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Guest Cook! Coconut Chip Cookies

20 Jun

“B.S.!” my friends are saying.  Those who know me well are aware of my strange aversion to all tropical fruits, including coconut.  Wait…is a coconut a fruit?

It’s true.  I have not made these cookies.  Instead, I decided that it was time to rise above my unfair dislike of coconut and, in honor of hot summer days, put up a recipe that touches on the tropics.  The pictures are good enough for me.

Because Kim from Let Me Start By Saying did such a cool dessert post before, I’m am featuring her very fine-looking recipe here.  I especially like that it shamelessly utilizes a cake mix in order to allow you to look like June Cleaver without having time to get too hot from standing over the oven.  Grab your popsicles and pull up a chair on the deck!  I invite you all to make these lip-smacking little numbers and share your thoughts.

Happy baking!

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Quiche Is No Quandary

18 May

When I was little, one of my absolute favorite meals was my mom’s quiche.  Delicate, yet simultaneously and sinfully rich, it seemed like a cloud made of cheese and egg and flecked with sought-after pieces of yummy bacon.  I rejoiced when I heard, after school, that it was on the menu. The whole time I was growing up, I’d hear people asking her for the recipe.  I took it to a potluck once and a guy told me it was one of the best quiches he’d ever tasted.  It was like this magical and complicated dish that my mother produced with her highest order homemaking skills.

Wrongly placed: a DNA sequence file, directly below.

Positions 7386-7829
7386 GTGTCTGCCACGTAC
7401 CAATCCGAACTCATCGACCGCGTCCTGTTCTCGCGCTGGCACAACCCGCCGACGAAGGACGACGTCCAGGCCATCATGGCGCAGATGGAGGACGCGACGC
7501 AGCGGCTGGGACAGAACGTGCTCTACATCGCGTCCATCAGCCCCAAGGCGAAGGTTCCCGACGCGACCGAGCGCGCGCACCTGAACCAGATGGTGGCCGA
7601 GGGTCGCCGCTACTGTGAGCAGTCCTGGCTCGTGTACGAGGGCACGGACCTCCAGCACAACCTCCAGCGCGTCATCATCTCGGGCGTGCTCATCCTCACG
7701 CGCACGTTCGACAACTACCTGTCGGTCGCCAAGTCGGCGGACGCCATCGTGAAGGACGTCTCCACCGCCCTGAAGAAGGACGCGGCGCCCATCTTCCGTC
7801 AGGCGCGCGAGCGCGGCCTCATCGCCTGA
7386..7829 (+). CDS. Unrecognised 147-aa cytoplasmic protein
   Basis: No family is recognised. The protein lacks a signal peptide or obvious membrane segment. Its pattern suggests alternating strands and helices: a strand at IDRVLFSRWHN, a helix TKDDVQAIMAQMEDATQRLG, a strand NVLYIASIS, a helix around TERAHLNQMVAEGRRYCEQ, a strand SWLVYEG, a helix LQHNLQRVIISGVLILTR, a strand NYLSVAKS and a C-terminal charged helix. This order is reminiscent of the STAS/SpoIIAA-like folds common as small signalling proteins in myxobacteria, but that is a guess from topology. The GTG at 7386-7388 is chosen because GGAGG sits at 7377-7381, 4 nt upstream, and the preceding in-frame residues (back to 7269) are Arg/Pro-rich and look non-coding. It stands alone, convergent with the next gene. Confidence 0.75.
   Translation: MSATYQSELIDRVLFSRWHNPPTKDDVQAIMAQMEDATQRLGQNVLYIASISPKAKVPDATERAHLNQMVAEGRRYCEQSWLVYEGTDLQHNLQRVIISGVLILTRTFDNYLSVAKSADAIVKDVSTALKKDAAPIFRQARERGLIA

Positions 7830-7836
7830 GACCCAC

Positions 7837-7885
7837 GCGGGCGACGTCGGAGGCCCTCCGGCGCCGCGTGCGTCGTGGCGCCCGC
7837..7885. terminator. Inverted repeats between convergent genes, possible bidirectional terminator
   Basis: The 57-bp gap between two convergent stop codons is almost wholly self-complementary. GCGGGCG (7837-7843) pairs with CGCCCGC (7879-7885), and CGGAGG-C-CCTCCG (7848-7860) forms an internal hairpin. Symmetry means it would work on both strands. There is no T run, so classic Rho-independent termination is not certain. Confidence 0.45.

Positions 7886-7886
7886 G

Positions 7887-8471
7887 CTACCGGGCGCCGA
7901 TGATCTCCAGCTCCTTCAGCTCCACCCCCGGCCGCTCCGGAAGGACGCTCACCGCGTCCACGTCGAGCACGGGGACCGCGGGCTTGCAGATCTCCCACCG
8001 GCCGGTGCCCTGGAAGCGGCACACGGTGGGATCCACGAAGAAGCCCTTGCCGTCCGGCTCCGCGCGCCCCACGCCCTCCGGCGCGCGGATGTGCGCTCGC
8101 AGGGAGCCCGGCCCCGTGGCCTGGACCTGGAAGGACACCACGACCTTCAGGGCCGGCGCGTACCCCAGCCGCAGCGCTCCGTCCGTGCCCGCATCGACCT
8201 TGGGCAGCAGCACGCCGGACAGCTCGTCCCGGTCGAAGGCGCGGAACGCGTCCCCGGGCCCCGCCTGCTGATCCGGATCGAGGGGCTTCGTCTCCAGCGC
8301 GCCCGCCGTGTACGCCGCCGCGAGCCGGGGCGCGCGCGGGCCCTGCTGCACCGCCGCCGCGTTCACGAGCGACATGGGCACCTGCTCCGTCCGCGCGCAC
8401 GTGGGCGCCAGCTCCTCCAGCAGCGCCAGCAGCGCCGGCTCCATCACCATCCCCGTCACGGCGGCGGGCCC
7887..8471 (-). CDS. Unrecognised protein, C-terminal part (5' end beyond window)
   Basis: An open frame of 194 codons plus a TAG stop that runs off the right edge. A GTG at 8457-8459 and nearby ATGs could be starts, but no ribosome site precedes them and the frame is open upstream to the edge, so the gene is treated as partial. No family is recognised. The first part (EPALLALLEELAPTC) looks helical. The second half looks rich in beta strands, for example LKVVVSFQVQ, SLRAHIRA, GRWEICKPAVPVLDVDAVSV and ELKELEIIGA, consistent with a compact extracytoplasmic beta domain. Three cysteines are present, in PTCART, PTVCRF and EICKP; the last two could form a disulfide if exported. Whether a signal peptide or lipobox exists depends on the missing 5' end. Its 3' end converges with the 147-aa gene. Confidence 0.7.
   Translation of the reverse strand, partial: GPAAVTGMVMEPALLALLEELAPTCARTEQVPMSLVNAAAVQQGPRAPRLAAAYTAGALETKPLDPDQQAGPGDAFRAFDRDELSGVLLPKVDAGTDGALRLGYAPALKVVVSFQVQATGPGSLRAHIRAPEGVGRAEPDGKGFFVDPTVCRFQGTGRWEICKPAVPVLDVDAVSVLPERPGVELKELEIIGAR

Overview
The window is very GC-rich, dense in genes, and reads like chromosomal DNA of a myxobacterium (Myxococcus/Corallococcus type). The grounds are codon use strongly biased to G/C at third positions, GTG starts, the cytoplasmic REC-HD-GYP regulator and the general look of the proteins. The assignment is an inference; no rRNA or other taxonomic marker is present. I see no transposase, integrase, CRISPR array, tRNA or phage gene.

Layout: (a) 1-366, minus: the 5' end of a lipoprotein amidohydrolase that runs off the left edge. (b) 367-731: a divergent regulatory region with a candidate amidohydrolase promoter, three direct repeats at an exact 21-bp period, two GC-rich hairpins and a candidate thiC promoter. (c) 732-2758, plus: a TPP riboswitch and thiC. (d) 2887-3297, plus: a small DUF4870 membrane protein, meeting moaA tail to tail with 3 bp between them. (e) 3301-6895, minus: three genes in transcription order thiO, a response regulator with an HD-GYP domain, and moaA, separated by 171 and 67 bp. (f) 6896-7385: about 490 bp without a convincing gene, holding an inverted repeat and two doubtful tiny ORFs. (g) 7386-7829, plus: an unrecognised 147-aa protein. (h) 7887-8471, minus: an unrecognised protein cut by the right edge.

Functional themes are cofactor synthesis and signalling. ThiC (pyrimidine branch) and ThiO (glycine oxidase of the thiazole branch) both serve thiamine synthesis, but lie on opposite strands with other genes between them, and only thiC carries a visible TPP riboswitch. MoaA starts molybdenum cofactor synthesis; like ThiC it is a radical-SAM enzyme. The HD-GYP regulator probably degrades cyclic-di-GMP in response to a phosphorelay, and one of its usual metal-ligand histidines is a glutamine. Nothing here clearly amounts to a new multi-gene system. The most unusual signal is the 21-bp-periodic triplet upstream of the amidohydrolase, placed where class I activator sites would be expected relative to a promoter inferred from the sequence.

Me. Pondering the mysteries of quiche.

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Potluck Pasta

2 Mar

In case y’all aren’t sick of pasta (frankly, I never am) I thought I’d quickly share with you one of those shortcut meals I made using odds and ends I had in the fridge today.  It was so fast that I whipped it up for lunch.

Here’s what I had hanging around.

Potluck Pasta

Random and Flexible Odds and Ends:

Two different kinds of leftover pasta sauce

about 1.5 C of the ricotta, mozzarella, parmesan and egg mixture from the Meatball Ziti I prepared a few days ago.

Half a box of campanelle pasta (any chunky shape would have done equally well)

Half a bag of shredded mozzarella

One can of Hunt’s Fire-Roasted Tomatoes

Preheated the oven to 350.

So here’s what I did with it.  I cooked up the pasta al dente and drained it.

Meanwhile, I warmed up the two leftover sauces in the empty pasta pot.  While it was warming, I sprayed a casserole dish with cooking spray.  Then I ladled a little sauce into the bottom of the dish to cover it.

I then threw the pasta and all the cheese mixture into the sauce pot and just blended it all until it was well-mixed.  It takes a little warmth to un-chunk the cheese from the refrigerator.